The subject of death is usually the last thing anyone wants to think or talk about, let alone read about. Life is for the living! Of course, we all know life ends. It’s the one thing that happens to each of us, and for this, we are truly on our own.
To screw up our courage, we are—if fortunate—surrounded by our loved ones. “With family by his side…” as it’s so often quoted in the obits. And the dying person is encouraged “to let go,” but usually not until the last breaths. Up to that point, family, physicians, our entire culture is orchestrated for the opposite: to do everything possible to prolong life. Newly popular are living wills to express that extraordinary measures should not be taken. But often loved ones, although having agreed, hesitate “to pull the plug.”
My personal fascination with mortality started as a child, “viewing” my deceased grandmother in the funeral parlor casket with this waxen, totally weird and unbelievable version of her. So. Being dead has nothing to do with life.
As an avid reader of American novels, I was compelled by Saul Bellow, Bernard Malamud, Philip Roth and so many others whose characters did not fail to be motivated in part by the thread that keeps them from annihilation. I slipped most readily into John Updike, with his deep immersion in issues of Christianity, underscored with the “hereafter.” With all due respect to religions, the promise of a better time ahead is a most understandable palliative.
As a novelist, my four previous works have concerned controversies in American society about which I’ve had plenty of questions but not necessarily resolved with answers. I like to examine various points of view. These fictional forays have included anti-Semitism, intolerance of diversity, homophobia, ageism, sexism. My prior, fourth novel, Roxie & Fred, although exploring the psychological roots of creativity, wound up, briefly, with an assisted suicide.
My new novel, Bedside Matters, was prompted by my realizing that heretofore I’d only touched on the subjects of dying and death. I was drawn to the notion of climbing into the head and heart of a person’s last year with a terminal illness, the mind being the last thing to go. (I learned of a disease where such is the case.) I employed my protagonist Walter to undergo what came to be for me “a dress rehearsal” when my own time comes. Yes, he goes through a range of dispositions from confusion to acceptance, but he eventually transforms himself into a state of being I can only imagine and perhaps hope to someday emulate.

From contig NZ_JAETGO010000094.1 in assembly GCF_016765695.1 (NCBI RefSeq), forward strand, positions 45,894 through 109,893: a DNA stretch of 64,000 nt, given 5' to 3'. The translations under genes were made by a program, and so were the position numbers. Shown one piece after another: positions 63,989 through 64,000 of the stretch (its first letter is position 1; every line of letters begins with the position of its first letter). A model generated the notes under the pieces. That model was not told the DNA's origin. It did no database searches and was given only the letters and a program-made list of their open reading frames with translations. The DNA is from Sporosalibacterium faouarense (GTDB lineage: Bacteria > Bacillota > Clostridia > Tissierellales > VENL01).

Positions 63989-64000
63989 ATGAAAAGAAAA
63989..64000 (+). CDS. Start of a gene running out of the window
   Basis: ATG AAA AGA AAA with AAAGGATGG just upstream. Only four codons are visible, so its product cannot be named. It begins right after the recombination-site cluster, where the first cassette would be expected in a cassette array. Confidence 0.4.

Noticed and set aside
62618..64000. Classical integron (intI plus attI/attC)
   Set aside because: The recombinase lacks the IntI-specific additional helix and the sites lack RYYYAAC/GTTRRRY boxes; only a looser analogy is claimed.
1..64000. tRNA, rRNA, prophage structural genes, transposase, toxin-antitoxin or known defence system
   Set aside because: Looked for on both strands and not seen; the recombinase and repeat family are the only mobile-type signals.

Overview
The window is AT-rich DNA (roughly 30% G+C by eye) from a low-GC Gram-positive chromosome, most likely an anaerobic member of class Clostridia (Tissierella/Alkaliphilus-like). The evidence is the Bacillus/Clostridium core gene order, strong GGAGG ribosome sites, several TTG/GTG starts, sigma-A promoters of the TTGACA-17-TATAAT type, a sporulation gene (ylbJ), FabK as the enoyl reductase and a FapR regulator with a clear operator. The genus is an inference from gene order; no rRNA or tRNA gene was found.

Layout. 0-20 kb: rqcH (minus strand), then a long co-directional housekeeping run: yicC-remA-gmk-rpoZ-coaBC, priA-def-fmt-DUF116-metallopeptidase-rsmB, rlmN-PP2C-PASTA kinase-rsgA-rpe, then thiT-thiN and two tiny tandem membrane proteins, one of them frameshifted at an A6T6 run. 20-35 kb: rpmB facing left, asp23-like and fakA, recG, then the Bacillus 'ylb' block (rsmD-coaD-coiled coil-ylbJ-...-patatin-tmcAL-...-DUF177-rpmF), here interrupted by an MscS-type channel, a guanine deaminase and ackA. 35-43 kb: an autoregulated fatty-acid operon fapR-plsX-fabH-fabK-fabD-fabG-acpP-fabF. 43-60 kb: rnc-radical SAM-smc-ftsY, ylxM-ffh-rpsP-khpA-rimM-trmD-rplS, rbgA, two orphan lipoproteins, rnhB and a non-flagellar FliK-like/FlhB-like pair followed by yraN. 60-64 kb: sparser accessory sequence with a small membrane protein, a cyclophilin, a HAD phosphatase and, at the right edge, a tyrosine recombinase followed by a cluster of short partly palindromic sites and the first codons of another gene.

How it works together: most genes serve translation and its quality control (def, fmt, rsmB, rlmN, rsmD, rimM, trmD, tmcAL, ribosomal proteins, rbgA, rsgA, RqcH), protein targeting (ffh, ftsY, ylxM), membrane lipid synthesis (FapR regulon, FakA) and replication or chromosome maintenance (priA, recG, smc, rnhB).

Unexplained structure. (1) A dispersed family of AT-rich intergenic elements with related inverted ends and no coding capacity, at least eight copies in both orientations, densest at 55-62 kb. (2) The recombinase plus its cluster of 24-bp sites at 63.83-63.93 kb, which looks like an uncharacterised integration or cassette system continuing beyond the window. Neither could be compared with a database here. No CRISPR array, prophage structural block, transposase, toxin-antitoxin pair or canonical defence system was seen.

Ordinarily in my lifetime of reading, dying and death, when not sugar-coated, are enveloped by a vivid story otherwise. (Tolstoy’s The Death of Ivan Ilyich is one of several noteworthy exceptions.) My goal was to aim an X-ray on this most universal of experiences. Just what is happening for Walter physically, intellectually, philosophically, emotionally, and spiritually? How do we ever know? Yes, the reader sees Walter through his interactions with others—his adult children, the ex-wife who left him for being a lousy husband, former business associates, and a host of new characters. But let’s keep a focus on the journey of a single soul.
My story is simply one scenario of endless possibilities. But in all successful novels I read and hopefully write, the story works because of deep investment in one or more characters. Bedside Matters is a solo act, best I was able to isolate the very subject most of us try to smother with ongoing, vital concerns of the day, much less so, of course, about characters in fiction we read. My novel is taking a steady look at the opposite side of the coin: if life occurs, then death does, too. Digging deeper into this natural phenomenon for me liberated it from the constant claws of denial. To fear death, I learned, only reinforces its negative impact on life, and limits celebration of the present to its fullest. I learned that death can be a natural and rightfully embraced closure to a life led with no regrets. I saw the absolute bonding of humankind and nature, all part of a grand whole. A dying person can offer a parting gift of calm and positive energy to her or his loved ones to ease their burden of loss.
My latest protagonist is only one voice in the vast universe. But with no other reason for being, singled out, that voice might be heard and reverberate, allowing us all to take a deeper breath at the inevitable.